At Loma Linda University, a protocol has been in effect that specifies the kinds and amounts of activity that acute myocardial infarction patients may have. The protocol has described six activity levels with each successive level permitting more activity. The patient must have reached the fourth level of progression before he is permitted to receive a complete bed bath. The problem studied in this research: As the result of receiving a bed bath, what physiological effects will occur in the cardiovascular system of patients with acute myocardial infarction?

The theoretical framework for this study consisted of the following: recommendations for giving bed baths to patients with myocardial infarction; trends towards aggressive management of myocardial infarction; the Valsalva Maneuver; and the diving reflex.

The null hypothesis was: Bed baths given to acute myocardial infarction patients will have no significant effect on the physiology of the cardiovascular system.

A convenient sample was obtained from Loma Linda University Hospital and Redlands Community Hospital. The patients selected for the study met the following criteria: confirmed diagnosis of acute myocardial infarction, no complications, on a cardiac monitor, and had permission granted from the attending physician. The sample included eight baths given to five different patients. The actual sample size was small due to the small number of uncomplicated myocardial infarction admissions.

Patients who met the criteria for inclusion in the study were given bed baths by the nurse researcher during their initial 72 hours of hospitalization. The bathing procedure was modified in the following ways: passive participation, support of the extremities, prevention of the Valsalva Maneuver, and protective positioning. Physiological criterion measures included: blood pressure; respirations; and ECG changes in rhythm pattern, number of premature ventricular contractions, and S-T segment position and duration. Continuous ECG strips were taken during the bathing procedure.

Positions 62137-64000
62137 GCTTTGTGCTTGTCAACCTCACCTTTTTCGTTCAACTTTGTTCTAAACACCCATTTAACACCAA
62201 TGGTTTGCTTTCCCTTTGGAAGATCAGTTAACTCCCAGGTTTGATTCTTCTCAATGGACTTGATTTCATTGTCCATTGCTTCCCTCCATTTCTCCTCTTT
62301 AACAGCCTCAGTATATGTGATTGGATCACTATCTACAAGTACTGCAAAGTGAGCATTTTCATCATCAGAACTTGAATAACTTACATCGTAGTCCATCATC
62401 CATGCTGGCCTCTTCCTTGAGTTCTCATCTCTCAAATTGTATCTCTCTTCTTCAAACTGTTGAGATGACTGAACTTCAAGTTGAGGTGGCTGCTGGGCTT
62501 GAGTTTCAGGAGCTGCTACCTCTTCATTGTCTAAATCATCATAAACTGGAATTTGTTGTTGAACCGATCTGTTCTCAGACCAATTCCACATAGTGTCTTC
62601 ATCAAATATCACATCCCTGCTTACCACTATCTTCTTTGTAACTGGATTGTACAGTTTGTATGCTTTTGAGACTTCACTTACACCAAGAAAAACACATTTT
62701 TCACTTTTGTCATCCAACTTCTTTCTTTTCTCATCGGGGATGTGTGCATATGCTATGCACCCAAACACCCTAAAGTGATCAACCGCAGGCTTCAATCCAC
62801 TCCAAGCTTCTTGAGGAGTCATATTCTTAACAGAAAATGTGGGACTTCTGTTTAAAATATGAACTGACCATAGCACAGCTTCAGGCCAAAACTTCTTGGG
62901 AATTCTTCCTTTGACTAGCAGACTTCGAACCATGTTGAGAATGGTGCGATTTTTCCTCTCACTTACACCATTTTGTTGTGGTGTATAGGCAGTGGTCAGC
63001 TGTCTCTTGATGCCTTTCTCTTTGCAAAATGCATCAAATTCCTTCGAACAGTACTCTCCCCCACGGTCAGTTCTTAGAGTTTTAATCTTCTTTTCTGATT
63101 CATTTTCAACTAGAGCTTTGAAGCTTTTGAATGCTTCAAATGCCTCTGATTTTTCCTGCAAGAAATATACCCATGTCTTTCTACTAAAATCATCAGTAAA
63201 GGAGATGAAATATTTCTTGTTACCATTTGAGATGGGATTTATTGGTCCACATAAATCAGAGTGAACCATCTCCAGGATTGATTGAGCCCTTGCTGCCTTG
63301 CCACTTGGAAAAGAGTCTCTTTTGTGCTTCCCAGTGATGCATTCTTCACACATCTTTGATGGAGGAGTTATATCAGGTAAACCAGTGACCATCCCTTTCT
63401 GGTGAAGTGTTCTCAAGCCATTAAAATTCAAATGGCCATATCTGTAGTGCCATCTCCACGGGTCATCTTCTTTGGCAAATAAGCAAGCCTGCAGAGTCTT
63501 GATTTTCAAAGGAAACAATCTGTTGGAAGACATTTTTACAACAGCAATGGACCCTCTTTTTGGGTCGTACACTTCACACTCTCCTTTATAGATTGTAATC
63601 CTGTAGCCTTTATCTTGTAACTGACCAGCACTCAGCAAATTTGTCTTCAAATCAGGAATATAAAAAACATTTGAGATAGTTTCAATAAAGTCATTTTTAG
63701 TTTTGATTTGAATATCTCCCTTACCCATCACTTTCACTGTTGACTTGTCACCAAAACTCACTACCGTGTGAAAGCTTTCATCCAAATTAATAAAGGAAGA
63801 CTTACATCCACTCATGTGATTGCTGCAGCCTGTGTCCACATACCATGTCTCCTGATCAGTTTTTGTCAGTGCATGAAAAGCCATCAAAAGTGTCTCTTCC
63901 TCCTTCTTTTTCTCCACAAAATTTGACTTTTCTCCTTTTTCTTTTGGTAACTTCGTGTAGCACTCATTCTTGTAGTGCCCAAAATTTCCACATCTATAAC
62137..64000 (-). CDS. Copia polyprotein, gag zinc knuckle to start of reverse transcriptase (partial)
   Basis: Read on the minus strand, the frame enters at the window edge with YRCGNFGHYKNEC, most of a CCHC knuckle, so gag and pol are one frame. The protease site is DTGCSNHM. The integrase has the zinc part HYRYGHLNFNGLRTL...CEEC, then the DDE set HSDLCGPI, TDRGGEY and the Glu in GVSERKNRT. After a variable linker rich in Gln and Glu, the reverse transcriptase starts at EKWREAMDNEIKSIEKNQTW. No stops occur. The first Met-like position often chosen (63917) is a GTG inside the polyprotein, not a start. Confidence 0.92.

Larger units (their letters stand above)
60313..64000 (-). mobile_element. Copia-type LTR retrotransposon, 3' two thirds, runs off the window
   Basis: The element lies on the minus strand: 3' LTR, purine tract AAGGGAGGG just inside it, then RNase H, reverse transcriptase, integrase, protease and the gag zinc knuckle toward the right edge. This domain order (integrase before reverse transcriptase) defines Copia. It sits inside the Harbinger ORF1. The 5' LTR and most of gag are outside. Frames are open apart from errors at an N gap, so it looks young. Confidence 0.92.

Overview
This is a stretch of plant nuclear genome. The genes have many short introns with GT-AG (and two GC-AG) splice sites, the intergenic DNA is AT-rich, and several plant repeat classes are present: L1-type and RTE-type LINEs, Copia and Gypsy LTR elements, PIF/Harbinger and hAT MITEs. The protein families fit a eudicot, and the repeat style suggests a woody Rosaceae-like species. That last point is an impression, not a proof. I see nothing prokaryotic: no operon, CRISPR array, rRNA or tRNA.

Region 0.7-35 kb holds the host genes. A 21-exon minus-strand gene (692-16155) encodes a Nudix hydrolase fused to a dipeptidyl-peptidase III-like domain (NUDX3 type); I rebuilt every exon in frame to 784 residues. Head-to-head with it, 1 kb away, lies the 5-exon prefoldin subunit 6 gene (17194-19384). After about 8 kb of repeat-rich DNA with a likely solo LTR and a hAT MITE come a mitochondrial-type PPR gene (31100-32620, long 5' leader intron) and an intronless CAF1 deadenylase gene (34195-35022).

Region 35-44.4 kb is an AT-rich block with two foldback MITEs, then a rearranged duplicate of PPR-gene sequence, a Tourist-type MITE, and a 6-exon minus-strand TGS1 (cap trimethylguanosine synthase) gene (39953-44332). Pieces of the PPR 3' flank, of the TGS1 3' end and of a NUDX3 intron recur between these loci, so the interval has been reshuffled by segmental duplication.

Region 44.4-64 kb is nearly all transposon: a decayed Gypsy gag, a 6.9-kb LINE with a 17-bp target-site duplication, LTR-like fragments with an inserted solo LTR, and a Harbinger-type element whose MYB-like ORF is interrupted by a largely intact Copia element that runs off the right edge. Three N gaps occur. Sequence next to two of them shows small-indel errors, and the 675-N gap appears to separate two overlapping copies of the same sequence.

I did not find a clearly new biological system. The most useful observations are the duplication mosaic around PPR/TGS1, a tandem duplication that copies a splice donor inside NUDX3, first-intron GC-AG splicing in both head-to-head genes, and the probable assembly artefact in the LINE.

Data were analyzed for clinical significance, using the case study method. The null hypothesis was accepted for the data collected, but was not generalized to include the entire population of myocardial infarction patients since the sample size was small. For the eight baths, the mean systolic blood pressure change was 3.80 per cent; the mean change in respirations was 6.31 per cent; and the mean change in heart rate was 9.22 per cent. There were no changes in the S-T segment, and no serious arrhythmias occurred. The bathing procedure, using the modifications listed above, did not appear to be detrimental for the five patients included in the study.

LLU Discipline





Graduate School

First Advisor

Lucile Lewis

Second Advisor

Raymond B. Crawford

Third Advisor

Dorothy Martin

Degree Name

Master of Science (MS)

Degree Level


Year Degree Awarded


Date (Title Page)




Library of Congress/MESH Subject Headings

Myocardial Infarction; Baths; Cardiovascular System



Page Count

vi; 71

Digital Format


Digital Publisher

Loma Linda University Libraries

Usage Rights

This title appears here courtesy of the author, who has granted Loma Linda University a limited, non-exclusive right to make this publication available to the public. The author retains all other copyrights.


Loma Linda University Electronic Theses and Dissertations

Collection Website



Loma Linda University. Del E. Webb Memorial Library. University Archives